An Interview with Space Student Ambassadors – Coco Dobbie and Nicola Baker
It’s World Space Week and the theme for 2021 is ‘Women in Space’.
This is part 2 of our interview series of some amazing women in space. If you didn’t catch our first ‘Women in Space’ interview with Image Processor Zara Hepple you can right here.
Geoimage reached out to One Giant Leap Australia Foundation to hear from some of the female student ambassadors who are highly involved in the spatial sciences. We interviewed Coco Dobbie and Nicola Baker to hear what they have to share about their passion and involvement in the spatial world.
Hey Coco and Nicola. Thanks for speaking with us at Geo. Can you first tell us a little bit about yourselves?
Coco: I am currently completing my Year 12 where I study Biology, Chemistry, Physics, Engineering Studies, Mathematics and English. Ever since I was about 8, I wanted to be an astronaut. I’ve always been interested in the stars and the science around them. Since then, I’ve set my focus on a career in the space industry beginning with a Space Camp with One Giant Leap Australia. It was such a valuable experience, and I’ve been lucky enough to continue a space-centered path with One Giant Leap Australia. In my spare time I like to surf, scuba dive and rollerblade.
Nicola: I am also completing Year 12 where my favourite subject is biology. In the middle of 2020, I got a drone which I also use for photography and it has changed the way I think about and take photos. In 2019, I had an amazing opportunity to go on the One Giant Leap Australia Space Camp Tour. It changed my life where since then I have been given so many opportunities to do what I love. In my spare time I am often taking photos with my camera.
What fascinates you about the space industry and what do you love the most?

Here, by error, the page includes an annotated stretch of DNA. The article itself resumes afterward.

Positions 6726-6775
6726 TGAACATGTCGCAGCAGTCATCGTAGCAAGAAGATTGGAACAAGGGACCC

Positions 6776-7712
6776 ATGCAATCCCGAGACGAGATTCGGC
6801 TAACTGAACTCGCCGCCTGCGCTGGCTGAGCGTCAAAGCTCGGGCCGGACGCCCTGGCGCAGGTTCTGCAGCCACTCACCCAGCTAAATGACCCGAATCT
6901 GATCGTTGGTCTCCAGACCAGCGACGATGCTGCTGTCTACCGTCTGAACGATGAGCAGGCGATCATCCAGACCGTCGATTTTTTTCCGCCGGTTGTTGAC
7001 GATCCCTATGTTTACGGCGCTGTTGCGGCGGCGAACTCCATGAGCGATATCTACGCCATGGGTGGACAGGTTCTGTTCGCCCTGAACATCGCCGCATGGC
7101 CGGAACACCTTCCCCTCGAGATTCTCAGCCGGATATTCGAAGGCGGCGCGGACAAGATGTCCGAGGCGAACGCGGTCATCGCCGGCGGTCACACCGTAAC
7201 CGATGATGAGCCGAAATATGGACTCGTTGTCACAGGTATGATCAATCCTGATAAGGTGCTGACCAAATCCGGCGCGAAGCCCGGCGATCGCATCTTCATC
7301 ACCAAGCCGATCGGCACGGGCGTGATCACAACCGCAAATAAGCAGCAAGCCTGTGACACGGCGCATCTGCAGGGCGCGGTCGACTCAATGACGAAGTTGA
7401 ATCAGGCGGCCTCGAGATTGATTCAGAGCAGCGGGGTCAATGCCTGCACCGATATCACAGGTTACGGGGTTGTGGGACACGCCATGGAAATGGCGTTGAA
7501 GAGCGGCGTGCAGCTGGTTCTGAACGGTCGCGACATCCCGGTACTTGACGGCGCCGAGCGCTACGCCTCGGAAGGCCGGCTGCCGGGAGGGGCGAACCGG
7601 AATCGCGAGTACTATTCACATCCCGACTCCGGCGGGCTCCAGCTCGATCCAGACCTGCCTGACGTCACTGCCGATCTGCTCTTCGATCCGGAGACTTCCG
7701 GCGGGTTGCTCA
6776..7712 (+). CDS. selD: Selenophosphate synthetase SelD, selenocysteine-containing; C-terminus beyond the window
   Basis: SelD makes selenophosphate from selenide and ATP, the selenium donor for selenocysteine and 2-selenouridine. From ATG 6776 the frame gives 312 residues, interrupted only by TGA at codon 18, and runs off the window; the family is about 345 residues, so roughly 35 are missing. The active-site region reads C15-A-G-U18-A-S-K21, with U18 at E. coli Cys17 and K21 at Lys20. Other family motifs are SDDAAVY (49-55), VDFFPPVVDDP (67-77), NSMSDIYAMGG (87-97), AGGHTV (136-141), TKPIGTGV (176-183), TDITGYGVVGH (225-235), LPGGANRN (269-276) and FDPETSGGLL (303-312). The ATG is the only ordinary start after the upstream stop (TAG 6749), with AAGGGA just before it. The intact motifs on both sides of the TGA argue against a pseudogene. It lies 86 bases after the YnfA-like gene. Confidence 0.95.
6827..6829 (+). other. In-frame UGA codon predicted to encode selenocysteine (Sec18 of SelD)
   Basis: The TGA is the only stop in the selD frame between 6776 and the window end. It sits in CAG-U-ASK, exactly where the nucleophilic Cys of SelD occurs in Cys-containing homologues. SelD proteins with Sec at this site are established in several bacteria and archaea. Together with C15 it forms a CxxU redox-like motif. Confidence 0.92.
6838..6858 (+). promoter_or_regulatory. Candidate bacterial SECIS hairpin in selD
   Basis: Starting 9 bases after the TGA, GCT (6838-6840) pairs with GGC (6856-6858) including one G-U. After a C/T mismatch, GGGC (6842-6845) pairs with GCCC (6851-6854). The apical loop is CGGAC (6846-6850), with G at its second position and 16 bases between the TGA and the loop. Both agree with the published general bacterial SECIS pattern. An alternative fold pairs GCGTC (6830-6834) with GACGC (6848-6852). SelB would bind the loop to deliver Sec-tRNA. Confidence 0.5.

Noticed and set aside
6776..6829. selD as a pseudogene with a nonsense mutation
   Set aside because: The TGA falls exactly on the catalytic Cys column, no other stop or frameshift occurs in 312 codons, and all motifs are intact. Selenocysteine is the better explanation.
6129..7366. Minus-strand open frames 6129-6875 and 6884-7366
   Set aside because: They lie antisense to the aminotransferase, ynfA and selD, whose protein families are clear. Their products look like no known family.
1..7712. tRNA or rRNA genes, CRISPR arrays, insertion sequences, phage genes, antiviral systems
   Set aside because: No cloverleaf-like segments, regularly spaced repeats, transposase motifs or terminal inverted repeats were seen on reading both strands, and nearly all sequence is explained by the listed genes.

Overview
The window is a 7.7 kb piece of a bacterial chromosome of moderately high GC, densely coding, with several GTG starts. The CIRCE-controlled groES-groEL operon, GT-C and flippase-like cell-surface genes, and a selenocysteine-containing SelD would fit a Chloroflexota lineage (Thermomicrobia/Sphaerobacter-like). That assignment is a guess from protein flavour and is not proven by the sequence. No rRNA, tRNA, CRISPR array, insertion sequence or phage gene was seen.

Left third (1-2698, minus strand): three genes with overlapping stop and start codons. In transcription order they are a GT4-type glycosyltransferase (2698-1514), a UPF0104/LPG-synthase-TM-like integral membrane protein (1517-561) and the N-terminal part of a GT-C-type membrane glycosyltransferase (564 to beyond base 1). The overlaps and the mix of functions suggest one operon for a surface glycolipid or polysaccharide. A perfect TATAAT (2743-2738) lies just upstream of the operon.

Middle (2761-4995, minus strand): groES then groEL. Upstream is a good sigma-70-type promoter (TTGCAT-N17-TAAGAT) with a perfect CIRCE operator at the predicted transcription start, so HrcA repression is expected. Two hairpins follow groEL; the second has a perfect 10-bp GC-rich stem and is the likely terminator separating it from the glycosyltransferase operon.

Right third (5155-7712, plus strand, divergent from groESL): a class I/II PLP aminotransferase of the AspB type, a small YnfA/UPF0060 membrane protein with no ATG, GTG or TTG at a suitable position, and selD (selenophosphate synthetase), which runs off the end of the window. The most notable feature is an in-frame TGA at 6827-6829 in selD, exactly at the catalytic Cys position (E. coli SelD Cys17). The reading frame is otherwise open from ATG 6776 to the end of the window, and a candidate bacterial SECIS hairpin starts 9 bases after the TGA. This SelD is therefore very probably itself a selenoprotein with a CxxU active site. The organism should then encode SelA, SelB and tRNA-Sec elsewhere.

Coco: What really fascinates me is the amount of space there is and how much more we have yet to explore. I love the idea of deep space flight and my favourite mission has been Voyager 1 and 2, for their roles in deep space exploration. I’m also interested in human space flight and how we can work on improving it in the coming future, to take us comfortably to Mars and beyond.
Nicola: As with many other industries, there is a sense of teamwork. It’s very much a team-based industry and I love that. Everyone has a vision for the future and is working towards a goal and better understanding of our world. I am also part of the ‘The Gadget Girlz’ with One Giant Leap Australia and we work together to solve real world problems. We don’t compete and we support each person’s ideas and perspectives. I really value that in the spatial industry a great emphasis is on collaboration.
As student ambassadors of One Giant Leap Australia, can you tell us what that entails?
Coco: Since becoming a student ambassador, I’ve been able to run workshops locally and in late 2020 I was the MC for the CSU Women in Space Conference (virtually). Earlier in this year, I was awarded the EOS scholarship for Future Excellence in STEM, which is a great opportunity. Being an ambassador means I get to contribute to workshops for kids interest in STEM [Science, Technology, Engineering and Mathematics] while also participating myself. I have had the chance to fly drones, run robots, launch rockets and experiment with submarines for example.